And the study revealed that the taller you are, the more comfortable you are likely to be with your body.
A quarter of women over 5ft8in said they would not change anything about themselves.
In contrast, 90 per cent of females in the ‘short’ category said they were unhappy with their looks, the study for clothing chain Long Tall Sally found.
Arianne Cohen, author of The Tall Book: A Celebration Of Life From On High, said: ‘Research shows that tall people are consistently more successful in the workplace.
‘Not only do they earn more but they’re more likely to be in leadership positions.
‘As taller people have a downward eyecast when speaking to shorter colleagues, they are instinctively perceived to have authority and confidence.
‘It means that those who are taller are respected by their colleagues and bosses, giving them a thriving atmosphere that leads them to more success.’
The biggest obstacle to women in joining the highest ranks of the business world is a lack of family-friendly policies. That, at least, has been the conventional wisdom in recent years, and it has been embraced by progressive companies that offer flexible schedules or allow people to work from home.
But some researchers are now arguing that the real problem is not the lack of family-friendly policies for mothers, but the surge in hours worked by both women and men. And companies are not likely to want to adopt the obvious solution.
The pressure of a round-the-clock work culture — in which people are expected to answer emails at 11 p.m. and take cellphone calls on Sunday morning — is particularly acute in highly skilled, highly paid professional services jobs like law, finance, consulting and accounting.
Offering family-friendly policies is too narrow a solution to the problem, recent research argues, and can have unintended consequences. When women cut back at work to cope with long hours, they end up stunting their careers. And men aren’t necessarily happy to be expected to work extreme hours, either.
“These 24/7 work cultures lock gender inequality in place, because the work-family balance problem is recognized as primarily a woman’s problem,” said Robin Ely, a professor at Harvard Business School who was a co-author of a recent study on the topic. “The very well-intentioned answer is to give women benefits, but it actually derails women’s careers. The culture of overwork affects everybody.”
To make up for shortfalls in contributions, plans take extraordinary risks to earn higher returns.
By ANDREW G. BIGGS
May 31, 2015 5:56 p.m. ET
State and local government pensions were national news during the recession, as unfunded liabilities rose into the trillions of dollars and overheated commentators predicted that rising pension costs could push governments into bankruptcy. Today attention has faded and the public-pension industry claims that plans are back on track. Don’t be too sure.
Governments are still failing to make their full contributions; as recently as this week New Jersey’s chief budget analyst deemed it not “fiscally or physically possible” for the state to make its nearly $3 billion full pension contribution this year. Public pensions are taking greater investment risk with the money they do receive. If those investments fail to pan out, the budget picture for many governments will once again be grim.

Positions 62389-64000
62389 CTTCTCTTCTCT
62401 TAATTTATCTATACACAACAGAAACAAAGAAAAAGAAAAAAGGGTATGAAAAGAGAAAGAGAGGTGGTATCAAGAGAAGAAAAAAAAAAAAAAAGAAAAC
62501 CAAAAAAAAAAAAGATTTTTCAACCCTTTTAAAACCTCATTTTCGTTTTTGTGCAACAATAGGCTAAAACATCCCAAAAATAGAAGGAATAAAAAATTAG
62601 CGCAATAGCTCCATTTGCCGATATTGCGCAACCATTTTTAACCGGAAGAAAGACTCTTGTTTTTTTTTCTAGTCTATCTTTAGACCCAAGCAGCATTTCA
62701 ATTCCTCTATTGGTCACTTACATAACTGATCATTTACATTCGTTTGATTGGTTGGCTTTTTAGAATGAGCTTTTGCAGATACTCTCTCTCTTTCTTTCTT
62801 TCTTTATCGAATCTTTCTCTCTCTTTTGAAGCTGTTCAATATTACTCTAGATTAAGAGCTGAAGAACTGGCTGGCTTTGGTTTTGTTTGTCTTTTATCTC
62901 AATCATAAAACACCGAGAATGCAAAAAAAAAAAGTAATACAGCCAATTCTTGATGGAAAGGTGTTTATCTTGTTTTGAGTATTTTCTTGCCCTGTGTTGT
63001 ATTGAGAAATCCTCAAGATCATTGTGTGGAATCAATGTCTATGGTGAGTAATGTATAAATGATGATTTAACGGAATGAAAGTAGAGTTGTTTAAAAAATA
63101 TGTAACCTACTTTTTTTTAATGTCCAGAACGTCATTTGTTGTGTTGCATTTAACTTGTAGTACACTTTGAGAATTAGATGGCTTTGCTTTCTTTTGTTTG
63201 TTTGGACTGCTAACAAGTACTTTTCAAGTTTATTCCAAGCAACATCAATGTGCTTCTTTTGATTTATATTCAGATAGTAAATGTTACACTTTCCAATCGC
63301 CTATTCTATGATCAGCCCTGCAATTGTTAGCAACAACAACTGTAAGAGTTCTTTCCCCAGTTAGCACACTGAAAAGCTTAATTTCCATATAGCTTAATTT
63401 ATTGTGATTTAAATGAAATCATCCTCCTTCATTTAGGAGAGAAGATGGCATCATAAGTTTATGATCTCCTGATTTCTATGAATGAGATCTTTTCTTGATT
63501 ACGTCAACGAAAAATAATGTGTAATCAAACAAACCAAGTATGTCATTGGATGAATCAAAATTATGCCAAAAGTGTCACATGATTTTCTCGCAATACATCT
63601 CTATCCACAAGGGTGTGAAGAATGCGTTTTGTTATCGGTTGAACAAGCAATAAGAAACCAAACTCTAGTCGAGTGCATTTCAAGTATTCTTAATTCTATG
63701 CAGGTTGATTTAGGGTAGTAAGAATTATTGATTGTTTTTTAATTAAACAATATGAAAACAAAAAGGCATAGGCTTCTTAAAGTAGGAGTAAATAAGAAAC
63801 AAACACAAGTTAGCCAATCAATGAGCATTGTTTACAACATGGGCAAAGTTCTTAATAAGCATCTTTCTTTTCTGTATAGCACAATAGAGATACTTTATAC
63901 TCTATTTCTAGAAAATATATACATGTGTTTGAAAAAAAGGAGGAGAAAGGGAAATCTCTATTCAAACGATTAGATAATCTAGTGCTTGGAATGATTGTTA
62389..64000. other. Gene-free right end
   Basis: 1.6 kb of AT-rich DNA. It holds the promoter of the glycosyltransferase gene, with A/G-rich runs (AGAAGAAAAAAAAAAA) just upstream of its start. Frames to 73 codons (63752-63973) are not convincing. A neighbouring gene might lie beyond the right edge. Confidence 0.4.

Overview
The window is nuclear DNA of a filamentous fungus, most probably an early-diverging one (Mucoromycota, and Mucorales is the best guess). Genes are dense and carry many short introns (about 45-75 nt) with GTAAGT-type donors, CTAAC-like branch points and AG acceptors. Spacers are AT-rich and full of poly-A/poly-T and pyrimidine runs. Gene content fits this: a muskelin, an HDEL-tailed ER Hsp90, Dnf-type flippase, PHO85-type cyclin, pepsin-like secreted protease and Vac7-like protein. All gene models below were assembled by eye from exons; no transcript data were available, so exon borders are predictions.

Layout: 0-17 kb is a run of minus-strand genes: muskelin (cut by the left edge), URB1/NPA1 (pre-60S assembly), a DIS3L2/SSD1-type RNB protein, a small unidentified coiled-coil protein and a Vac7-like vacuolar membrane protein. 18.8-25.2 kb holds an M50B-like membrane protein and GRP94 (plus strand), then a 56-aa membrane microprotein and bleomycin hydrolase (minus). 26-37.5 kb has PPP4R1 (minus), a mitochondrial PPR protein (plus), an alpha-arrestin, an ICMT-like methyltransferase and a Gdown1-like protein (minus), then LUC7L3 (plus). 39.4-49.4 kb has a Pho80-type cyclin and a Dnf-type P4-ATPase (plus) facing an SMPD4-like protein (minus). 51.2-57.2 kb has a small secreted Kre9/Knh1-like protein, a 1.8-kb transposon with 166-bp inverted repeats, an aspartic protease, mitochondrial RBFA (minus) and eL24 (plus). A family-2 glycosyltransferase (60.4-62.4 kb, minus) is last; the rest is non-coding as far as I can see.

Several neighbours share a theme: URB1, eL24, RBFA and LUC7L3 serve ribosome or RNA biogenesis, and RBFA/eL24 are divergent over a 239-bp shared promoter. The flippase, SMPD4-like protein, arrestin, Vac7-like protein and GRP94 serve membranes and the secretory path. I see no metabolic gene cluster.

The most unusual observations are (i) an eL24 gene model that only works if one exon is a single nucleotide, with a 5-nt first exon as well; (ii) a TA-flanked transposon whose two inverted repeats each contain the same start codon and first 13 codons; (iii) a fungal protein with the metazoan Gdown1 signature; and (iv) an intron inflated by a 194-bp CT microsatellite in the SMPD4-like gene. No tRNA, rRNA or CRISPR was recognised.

Thanks to rising stock markets, the average pension funding ratio, which compares a plan’s assets to its benefit liabilities, rose to 76% from 72% in 2014, according to the Public Plans Database. This led the National Conference on Public Employee Retirement Systems to crow in December that “the vast majority of public pensions are well funded and are growing stronger as the economy continues to recover.” More recently the National Association of State Retirement Administrators statedthat “most states have made a reasonably good effort” to fund their plans. The “perception that many plans and states have failed” is wrong; funding problems persist, Nasra said, in “only a handful of states.”
By Dr. Mercola
In a health report card published in September, titled “F as in Fat,” the Robert Wood Johnson Foundation and the Trust for America’s Health1 predict that half of all American adults will be obese by 2030.
The report also predicts obesity-related illness will raise national health care costs by $48 billion annually over the next two decades by adding another 7.9 million new cases of diabetes, 5 million cases of chronic heart disease and stroke, and 400,000 cancer cases – all courtesy of Americans’ ever-expanding waistlines.
That prediction is only slightly more dire than the American Journal of Preventive Medicine‘s projection that 42 percent of all adults will be obese by then.2 According to the authors,
“If obesity were to remain at 2010 levels, the combined savings in medical expenditures over the next two decades would be $549.5 billion.”
That’s no chump change, especially in light of the current struggles to keep Medicaid going, and the fact that medical expenses not covered by health insurance is one of the top reasons for personal bankruptcy in the US. Most families are already only one bad diagnosis away from a financial catastrophe and many are at risk of abject ruin should their health fail.
To me this is yet another compelling argument to stay as healthy as you can by following the recommendations on this site, many of which cost next to nothing. All you need to do is give your body the raw materials like healthy unprocessed food, sleep, exercise, appropriate amounts of sunshine to optimize your vitamin D levels, love, emotional balancing and staying away from toxins and poisons and you probably won’t need to set foot in a doctor’s office or hospital, outside of an unfortunate accident.
For this post, I compiled statistics on U.S. weight, health and lifestyle trends, and graphed them as consistently as possible. They span the period from 1970 to 2007, during which the obesity rate doubled. The data come from the National Health and Nutrition Examination Survey (NHANES), the Behavioral Risk Factor Surveillance System (BRFSS), and the U.S. Department of Agriculture (USDA). Some of the graphs are incomplete, either because the data don’t exist, or because I wasn’t able to find them.
The percentage of Americans who report exercising in their spare time has actually increased since 1988 (BRFSS).